Retiring at 30 years with FERS

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Q. I am a FERS employee with 22 years of service. I will have 30 years of service in eight more years and will also be 50. Can I retire with 30 years of service and collect (i.e., request an early retirement package)? I’ve read the deferred retirement, but my understanding is I would not be able to receive a pension until my MRA, 57.

A. Unless you have reached your minimum retirement age, you can’t retire when you have 30 years of service. All you can do is resign from the government and apply for a deferred annuity at your MRA. The downside of that decision is this: You wouldn’t be able to re-enroll in either the FEHB or FEGLI programs when your annuity began. As for requesting an early retirement package, you can do that; however, your agency can consider it only if the agency have gotten approval to offer early retirement to its employees, and then only if the positions identified include yours.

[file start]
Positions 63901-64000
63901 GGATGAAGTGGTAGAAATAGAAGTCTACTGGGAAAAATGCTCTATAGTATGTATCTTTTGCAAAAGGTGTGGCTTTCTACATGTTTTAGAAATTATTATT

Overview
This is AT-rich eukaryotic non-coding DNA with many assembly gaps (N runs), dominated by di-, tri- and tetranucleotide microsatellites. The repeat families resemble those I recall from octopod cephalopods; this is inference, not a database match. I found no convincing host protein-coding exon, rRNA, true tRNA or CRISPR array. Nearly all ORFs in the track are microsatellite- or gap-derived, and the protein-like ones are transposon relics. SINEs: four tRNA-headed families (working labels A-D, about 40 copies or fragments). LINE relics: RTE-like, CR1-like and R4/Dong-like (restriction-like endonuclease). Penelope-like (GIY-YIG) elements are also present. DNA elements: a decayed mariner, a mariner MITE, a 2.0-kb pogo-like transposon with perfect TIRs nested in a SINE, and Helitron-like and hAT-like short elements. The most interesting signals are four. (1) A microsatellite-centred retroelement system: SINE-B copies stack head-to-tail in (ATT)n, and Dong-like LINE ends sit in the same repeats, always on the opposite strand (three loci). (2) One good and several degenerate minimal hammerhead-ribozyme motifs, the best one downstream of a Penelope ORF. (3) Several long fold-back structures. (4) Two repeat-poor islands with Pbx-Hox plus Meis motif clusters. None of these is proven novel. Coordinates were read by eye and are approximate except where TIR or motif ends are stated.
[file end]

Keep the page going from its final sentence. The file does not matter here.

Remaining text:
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Reg Jones was head of retirement and insurance policy at the Office of Personnel Management. Email your retirement-related questions to fedexperts@federaltimes.com.

2 Comments

  1. Hello.

    I am 52 years old and my SCD is 10/20/1990. In 5 years I will reach my MRA and have 35 years of service.

    I have 4 1/2 years of active duty time in those 35 years. Is it worth buying back those years of military service ? I am currently a GS 9, step 10.

    • Only you can answer that question. Start by finding out how much making a deposit for that time will cost you. To do that, you’ll have to complete a copy of form RI-20-97, Estimated Earnings During Military Service, and mail it to your military finance center with a copy of your DD Form 214, Report of Transfer or Discharge. Take their reply and a copy of your DD-214 and a Standard Form 3108, Application to Make Service Credit Payment, to your local payroll office and ask for an estimate of the amount you would need to pay, including accrued interest. They can either arrange a payment schedule or you can deposit the amount in a lump sum. The RI and Standard Forms needed to do that can be downloaded at http://www.opm.gov, click on Forms. Once you know how much it will cost you to make the deposit, you can compare it with the 4.5 percent increase in your annuity you’d get if you made that deposit and make a decision.

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